An Efficient Method for Converting Fat Cells to Liver Cells


I have a friend whose wife has systemic lupus erythematosis, and her liver has taken a beating as a result of this disease. She has never had a drop of alcohol for decades and yet she has a liver that looks like the liver of a 70-year-old alcoholic. The scarring of the liver as result of repeated damage and healing has seriously compromised her liver function. She is now a candidate for a liver transplant. Wouldn’t it be nice to simply give her liver cells to heal her liver?

This dream came a little closer to becoming reality in October of this year when scientists at Stanford University developed a fast and efficient way to convert fat cells isolated from routine liposuction into liver cells. Even though these experiments used mice, the stem cells were isolated from human liposuction procedures.

This experiment did not use embryonic stem cells or induced pluripotent stem cells to generate liver cells. Instead it used adult stem cells from fat.

Fat-based stem cells

The liver builds complex molecules, filters and breaks down waste products and toxic substances that might otherwise accumulate to dangerous concentrations.

The liver, unlike other organs, has a capacity to regenerate itself to a significant extent, but the liver’s regenerative abilities cannot overcome the consequences of acute liver poisoning, or chronic damage to the liver, as a result of hepatitis, alcoholism, or drug abuse.

For example, acetaminophen (Tylenol) is a popular pain-reliever, but abusing acetaminophen can badly damage the liver. About 500 people die each year from abuse of acetaminophen, and some 60,000 emergency-room visits and more than 25,000 hospitalizations annually are due to acetaminophen abuse. Other environmental toxins, such as poisonous mushrooms, contribute more cases of liver damage.

Fortunately, the fat-to-liver protocol is readily adaptable to human patients, according to Gary Peltz, professor of anesthesia and senior author of this study. The procedure takes about nine days, which is easily fast enough to treat someone suffering from acute liver poisoning, who might die within a few weeks without a liver transplant.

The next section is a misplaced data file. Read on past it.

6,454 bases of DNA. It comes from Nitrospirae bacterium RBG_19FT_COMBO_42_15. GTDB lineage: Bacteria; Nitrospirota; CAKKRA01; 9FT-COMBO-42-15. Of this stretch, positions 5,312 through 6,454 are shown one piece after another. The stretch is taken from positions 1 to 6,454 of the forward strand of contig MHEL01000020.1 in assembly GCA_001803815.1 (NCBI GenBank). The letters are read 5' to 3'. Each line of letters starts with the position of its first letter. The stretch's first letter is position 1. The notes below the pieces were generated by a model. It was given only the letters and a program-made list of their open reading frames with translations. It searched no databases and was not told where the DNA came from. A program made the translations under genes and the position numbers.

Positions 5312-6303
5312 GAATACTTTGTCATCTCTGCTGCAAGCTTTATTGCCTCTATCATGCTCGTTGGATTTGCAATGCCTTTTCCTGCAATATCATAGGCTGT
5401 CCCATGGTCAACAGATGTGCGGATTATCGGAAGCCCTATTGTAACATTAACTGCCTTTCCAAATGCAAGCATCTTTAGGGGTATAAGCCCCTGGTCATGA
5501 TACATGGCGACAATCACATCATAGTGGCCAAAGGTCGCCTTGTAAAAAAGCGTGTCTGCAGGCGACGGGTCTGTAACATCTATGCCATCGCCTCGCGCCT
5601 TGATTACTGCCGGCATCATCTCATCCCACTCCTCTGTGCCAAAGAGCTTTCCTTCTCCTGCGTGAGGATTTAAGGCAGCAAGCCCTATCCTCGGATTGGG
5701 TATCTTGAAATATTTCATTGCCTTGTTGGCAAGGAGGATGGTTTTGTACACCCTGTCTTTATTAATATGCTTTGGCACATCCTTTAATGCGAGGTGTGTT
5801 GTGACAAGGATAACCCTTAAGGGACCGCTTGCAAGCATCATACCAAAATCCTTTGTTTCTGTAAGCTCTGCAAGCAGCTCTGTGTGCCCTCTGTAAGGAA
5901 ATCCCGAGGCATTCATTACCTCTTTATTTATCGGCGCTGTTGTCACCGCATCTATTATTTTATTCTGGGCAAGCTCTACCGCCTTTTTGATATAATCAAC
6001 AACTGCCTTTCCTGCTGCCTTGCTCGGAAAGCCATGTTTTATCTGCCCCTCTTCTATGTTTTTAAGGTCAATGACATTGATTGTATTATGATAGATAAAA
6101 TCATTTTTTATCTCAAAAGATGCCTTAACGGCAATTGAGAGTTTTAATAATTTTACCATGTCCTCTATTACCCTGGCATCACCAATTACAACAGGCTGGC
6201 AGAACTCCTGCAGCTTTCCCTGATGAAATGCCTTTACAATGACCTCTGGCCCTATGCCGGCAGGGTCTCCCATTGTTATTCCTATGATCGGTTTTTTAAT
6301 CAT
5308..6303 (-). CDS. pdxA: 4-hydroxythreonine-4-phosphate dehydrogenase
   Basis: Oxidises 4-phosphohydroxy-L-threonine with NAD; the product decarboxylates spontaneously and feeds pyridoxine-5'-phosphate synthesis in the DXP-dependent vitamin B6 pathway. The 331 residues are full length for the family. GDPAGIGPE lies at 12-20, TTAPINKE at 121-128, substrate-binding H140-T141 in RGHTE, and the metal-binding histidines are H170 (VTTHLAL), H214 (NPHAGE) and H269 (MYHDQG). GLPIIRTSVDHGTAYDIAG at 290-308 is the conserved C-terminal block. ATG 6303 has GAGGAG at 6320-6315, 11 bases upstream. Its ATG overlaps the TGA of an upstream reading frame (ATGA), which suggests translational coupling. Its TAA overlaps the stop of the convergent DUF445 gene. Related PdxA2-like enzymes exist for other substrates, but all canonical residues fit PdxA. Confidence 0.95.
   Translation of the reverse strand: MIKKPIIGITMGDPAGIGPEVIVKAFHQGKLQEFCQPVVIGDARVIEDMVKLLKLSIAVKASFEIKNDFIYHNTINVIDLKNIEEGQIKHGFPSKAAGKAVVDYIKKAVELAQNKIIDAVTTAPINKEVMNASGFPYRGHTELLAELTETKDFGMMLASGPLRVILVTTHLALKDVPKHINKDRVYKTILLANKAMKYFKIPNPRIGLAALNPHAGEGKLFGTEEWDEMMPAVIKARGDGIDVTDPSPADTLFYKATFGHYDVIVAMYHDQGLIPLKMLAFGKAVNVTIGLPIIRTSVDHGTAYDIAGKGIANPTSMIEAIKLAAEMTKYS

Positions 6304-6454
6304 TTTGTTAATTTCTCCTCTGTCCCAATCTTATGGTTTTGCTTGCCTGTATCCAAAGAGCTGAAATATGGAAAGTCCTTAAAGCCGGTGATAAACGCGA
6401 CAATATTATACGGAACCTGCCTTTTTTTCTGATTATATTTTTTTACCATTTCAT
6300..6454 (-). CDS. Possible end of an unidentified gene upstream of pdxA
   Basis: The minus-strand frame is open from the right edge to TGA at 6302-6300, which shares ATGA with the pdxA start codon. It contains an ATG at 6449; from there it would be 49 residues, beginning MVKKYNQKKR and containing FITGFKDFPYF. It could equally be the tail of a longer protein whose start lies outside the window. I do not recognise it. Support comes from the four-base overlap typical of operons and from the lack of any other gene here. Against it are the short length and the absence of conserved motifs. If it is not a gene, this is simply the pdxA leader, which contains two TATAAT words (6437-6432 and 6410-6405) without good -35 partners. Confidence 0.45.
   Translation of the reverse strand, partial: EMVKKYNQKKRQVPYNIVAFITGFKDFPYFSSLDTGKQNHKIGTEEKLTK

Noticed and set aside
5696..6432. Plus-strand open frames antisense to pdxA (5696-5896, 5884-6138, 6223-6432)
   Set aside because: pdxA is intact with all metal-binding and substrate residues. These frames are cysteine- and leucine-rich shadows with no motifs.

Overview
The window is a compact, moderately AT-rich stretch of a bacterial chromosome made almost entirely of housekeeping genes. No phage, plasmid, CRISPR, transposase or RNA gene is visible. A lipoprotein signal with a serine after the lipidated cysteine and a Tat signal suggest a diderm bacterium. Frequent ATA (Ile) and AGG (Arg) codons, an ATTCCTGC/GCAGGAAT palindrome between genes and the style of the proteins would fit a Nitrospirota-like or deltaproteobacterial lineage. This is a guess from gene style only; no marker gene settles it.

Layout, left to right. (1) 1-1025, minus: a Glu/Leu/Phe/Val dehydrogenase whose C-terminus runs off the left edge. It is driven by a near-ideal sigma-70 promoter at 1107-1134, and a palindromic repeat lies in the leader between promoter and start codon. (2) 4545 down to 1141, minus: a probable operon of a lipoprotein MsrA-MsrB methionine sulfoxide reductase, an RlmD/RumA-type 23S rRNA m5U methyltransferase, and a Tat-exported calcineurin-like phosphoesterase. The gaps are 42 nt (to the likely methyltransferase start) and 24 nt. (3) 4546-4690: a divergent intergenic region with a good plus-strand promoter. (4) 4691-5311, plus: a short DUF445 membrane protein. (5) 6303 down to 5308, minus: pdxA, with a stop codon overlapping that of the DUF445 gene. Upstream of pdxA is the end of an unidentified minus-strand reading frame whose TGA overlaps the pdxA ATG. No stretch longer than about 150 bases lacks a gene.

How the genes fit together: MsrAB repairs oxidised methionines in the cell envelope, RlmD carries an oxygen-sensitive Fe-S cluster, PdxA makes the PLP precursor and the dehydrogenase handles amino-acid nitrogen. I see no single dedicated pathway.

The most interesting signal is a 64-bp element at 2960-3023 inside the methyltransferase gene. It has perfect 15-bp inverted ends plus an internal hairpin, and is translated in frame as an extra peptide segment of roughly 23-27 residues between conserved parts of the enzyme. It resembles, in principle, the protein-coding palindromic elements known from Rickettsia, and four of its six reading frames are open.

Some 6,300 liver transplants are performed annually in he United States, and approximately 16,000 patients are on the waiting list for a liver. Every year more than 1,400 people die before a suitable liver can be found for them.

Even though liver transplantations save the lives of patients, the procedure is complicated, not without risks, and even when successful, is fraught with after effects. The largest problem is the immunosuppressant drugs that live patients must take in order to prevent their immune system from rejecting the transplanted liver. Acute rejection is an ongoing risk in any solid organ transplant, and improvements in immunosuppressive therapy have reduced rejection rates and improved graft survival. However, acute rejection still develops in 25% to 50% of liver transplant patients treated with immunosuppressants. Chronic rejection is somewhat less frequent and is declining and occurs in approximately 4% of adult liver transplant patients.

Peltz said, “We believe our method will be transferable to the clinic, and because the new liver tissue is derived from a person’s own cells, we do not expect that immunosuppressants will be needed.”

Peltz also noted that fat-based stem cells do not normally differentiate into liver cells. However, in 2006, a Japanese laboratory developed a technique for converting fat-based stem cells into induced liver cells (called “i-Heps” for short). This method, however, is inefficient, takes 30 days, and relies on chemical stimulation. In short, this technique would not provide enough material to regenerate a liver.